When is the last time you read the dispute resolution clause in y
our standard form of contract? While indemnification, paid if paid, and insurance clauses often contain the most finely crafted language in a construction contract, an equally or perhaps even more important clause, the dispute resolution clause, is often overlooked.As you perform your last bit of "spring cleaning" and ready your company for the upcoming summer construction season, take a minute and pull out your standard form contract to determine whether its dispute provisions need to be cleaned up and fine-tuned.
The Standard Arbitration Clause
The American Arbitration Association (AAA) provides this standard arbitration clause in its construction industry arbitration materials:
"Any controversy or claim arising out of or relating to this contract, or the breach thereof, shall be settled by arbitration administered by the American Arbitration Association under its Construction Industry Arbitration Rules, and judgment on the award rendered by the arbitrator(s) may be entered in any court having jurisdiction thereof."
While the AAA's language is both effective and enforceable because arbitration is a dispute resolution device that you control, it is in your best interest to specifically tailor the arbitration clause in your contract to address important issues that will streamline the dispute resolution process into a predictable, comprehensive, cost-effective and timely dispute resolution device.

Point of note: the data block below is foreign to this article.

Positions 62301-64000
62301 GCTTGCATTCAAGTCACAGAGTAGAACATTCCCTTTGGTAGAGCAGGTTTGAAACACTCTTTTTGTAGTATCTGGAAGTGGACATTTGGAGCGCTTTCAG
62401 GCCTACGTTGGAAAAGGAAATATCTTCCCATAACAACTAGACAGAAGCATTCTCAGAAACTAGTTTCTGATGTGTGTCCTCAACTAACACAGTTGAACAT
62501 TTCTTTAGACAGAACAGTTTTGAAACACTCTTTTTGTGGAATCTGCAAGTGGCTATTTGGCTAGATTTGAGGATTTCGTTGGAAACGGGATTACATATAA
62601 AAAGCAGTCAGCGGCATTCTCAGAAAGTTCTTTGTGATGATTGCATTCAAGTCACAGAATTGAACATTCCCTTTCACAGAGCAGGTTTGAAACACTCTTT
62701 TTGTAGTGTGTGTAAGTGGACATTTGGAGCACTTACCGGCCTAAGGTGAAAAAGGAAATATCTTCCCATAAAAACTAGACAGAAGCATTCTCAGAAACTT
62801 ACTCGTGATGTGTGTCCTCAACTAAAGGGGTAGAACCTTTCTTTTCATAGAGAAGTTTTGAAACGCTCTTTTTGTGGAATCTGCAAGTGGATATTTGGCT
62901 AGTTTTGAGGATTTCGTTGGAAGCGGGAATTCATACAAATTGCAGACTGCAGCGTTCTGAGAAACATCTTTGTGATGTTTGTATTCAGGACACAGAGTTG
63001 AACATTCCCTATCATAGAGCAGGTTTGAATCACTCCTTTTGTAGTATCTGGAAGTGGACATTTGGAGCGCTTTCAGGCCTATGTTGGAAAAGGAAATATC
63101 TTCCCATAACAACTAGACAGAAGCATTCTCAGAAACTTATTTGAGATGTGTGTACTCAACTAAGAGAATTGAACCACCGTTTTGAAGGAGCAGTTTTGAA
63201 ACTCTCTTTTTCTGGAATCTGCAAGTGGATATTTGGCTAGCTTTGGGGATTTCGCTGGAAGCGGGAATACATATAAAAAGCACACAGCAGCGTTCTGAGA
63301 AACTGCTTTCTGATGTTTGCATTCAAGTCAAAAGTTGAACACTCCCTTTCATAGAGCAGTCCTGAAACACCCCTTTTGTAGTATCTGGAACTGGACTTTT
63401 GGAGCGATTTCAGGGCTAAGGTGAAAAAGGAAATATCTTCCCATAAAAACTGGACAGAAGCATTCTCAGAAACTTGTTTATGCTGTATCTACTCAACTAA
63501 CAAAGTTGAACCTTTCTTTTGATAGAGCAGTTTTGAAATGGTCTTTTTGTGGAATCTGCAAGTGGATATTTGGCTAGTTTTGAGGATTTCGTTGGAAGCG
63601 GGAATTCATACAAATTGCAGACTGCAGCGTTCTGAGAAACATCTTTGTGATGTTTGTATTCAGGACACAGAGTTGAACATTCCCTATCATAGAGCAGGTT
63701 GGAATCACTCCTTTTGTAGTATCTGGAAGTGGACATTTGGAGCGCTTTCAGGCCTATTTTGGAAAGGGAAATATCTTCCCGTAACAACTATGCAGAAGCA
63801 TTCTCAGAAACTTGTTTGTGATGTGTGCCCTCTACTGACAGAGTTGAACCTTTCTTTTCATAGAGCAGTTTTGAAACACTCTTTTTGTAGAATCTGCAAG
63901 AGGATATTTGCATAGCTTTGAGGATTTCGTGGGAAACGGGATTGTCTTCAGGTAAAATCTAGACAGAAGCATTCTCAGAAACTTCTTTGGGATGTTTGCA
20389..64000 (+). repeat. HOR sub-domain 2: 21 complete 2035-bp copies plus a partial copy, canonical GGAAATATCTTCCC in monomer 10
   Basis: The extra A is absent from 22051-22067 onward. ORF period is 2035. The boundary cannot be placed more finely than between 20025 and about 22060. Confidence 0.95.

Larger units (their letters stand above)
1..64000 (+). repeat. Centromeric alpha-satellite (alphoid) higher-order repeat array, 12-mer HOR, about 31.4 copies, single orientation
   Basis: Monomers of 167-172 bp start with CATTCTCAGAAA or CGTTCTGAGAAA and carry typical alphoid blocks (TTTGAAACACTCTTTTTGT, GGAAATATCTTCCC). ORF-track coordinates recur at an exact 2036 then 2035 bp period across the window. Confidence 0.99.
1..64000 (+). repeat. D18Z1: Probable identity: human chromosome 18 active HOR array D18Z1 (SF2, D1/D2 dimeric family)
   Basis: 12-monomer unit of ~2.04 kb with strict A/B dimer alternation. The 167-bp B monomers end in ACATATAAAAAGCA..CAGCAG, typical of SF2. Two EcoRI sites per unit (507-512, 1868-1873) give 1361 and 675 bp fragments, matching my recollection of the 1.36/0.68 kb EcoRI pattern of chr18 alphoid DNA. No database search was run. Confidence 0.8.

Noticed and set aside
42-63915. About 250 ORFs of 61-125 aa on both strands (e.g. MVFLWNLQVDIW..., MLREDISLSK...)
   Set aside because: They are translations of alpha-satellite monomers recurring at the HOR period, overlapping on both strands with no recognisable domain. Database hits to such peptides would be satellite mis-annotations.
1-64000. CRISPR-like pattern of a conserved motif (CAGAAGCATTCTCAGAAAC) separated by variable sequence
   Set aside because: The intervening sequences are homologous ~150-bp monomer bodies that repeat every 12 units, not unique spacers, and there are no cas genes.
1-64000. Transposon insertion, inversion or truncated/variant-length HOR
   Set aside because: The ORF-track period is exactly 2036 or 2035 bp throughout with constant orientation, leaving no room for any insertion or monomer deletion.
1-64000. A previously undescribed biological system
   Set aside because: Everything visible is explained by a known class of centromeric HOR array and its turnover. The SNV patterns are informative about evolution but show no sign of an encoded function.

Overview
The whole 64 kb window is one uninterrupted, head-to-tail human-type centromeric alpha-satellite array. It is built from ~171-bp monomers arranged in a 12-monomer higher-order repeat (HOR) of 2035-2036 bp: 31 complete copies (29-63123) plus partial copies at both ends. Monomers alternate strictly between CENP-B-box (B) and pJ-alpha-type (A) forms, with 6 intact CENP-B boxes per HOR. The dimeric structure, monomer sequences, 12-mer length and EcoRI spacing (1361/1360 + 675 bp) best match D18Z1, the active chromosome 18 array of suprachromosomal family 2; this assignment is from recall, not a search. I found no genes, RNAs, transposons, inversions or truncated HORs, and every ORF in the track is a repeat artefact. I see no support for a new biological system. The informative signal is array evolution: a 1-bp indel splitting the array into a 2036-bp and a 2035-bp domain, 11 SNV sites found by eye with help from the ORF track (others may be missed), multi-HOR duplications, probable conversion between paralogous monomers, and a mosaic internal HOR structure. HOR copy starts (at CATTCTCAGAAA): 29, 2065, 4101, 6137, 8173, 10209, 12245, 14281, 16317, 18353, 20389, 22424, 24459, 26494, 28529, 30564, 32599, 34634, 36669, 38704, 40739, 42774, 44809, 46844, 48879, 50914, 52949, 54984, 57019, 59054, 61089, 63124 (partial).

The basic points which you should consider for your arbitration clause are the following:
- Who has the right to demand arbitration?
- Will mediation be a condition precedent to arbitration?
- Where will the arbitration be conducted?
- How will the arbitrator be selected, and what qualifications must he have?
While you may not want to commit to arbitration for every dispute that arises, arbitration may be just what the doctor ordered with respect to certain claims. Accordingly, your arbitration clause should provide that you, as the contractor, may in your "sole discretion" elect that disputes be resolved through arbitration. That way, you can "cherry pick" the disputes which you believe are appropriate for arbitration, leaving others to the state or federal courts for resolution.
Moreover, whether the venue be arbitration or a court of law, your dispute resolution clause should require mediation as a condition precedent to any legal proceeding. Mediation is a non-binding event where a mutually agreeable neutral mediator attempts to persuade the parties to resolve their dispute.
Another issue which should be addressed is where the arbitration will be conducted. Again, it may be more beneficial to you to have the arbitration conducted in your city or town rather than where the project is located, especially if the project is located far away or in another state.